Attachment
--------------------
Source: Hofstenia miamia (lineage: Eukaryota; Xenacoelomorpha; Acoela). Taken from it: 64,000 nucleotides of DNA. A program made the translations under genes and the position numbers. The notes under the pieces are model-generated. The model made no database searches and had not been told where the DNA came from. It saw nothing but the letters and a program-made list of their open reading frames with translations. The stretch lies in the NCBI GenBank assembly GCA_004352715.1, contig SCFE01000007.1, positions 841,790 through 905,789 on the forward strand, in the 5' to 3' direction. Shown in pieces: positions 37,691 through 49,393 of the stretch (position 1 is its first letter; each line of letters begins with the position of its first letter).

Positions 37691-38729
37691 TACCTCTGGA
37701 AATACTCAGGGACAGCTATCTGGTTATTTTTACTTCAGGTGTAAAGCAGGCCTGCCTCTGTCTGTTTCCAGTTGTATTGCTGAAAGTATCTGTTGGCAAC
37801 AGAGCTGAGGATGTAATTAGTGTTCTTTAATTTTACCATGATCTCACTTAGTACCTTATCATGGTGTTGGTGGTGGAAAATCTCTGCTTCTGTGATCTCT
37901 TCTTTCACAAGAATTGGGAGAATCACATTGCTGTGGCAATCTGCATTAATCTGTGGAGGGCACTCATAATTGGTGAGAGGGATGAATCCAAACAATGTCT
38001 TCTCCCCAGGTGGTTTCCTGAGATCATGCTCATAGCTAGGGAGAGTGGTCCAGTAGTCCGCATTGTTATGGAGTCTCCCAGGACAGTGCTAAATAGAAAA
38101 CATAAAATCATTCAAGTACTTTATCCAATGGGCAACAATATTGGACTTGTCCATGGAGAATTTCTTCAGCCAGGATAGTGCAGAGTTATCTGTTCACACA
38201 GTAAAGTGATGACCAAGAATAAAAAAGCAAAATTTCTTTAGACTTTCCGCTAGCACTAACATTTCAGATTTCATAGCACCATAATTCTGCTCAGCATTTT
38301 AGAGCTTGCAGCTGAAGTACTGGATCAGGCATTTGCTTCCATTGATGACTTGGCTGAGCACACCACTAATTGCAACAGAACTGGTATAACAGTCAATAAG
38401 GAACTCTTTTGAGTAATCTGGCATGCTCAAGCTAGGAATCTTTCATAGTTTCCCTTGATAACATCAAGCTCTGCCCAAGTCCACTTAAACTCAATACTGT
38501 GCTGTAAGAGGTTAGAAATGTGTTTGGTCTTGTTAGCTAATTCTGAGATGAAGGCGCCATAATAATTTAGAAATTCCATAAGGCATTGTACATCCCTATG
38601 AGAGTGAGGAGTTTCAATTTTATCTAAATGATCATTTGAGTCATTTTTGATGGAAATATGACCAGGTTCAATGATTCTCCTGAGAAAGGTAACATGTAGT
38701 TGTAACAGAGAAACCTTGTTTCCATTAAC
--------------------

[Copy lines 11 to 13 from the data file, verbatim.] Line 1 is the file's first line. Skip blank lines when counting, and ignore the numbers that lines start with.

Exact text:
38401 GAACTCTTTTGAGTAATCTGGCATGCTCAAGCTAGGAATCTTTCATAGTTTCCCTTGATAACATCAAGCTCTGCCCAAGTCCACTTAAACTCAATACTGT
38501 GCTGTAAGAGGTTAGAAATGTGTTTGGTCTTGTTAGCTAATTCTGAGATGAAGGCGCCATAATAATTTAGAAATTCCATAAGGCATTGTACATCCCTATG
38601 AGAGTGAGGAGTTTCAATTTTATCTAAATGATCATTTGAGTCATTTTTGATGGAAATATGACCAGGTTCAATGATTCTCCTGAGAAAGGTAACATGTAGT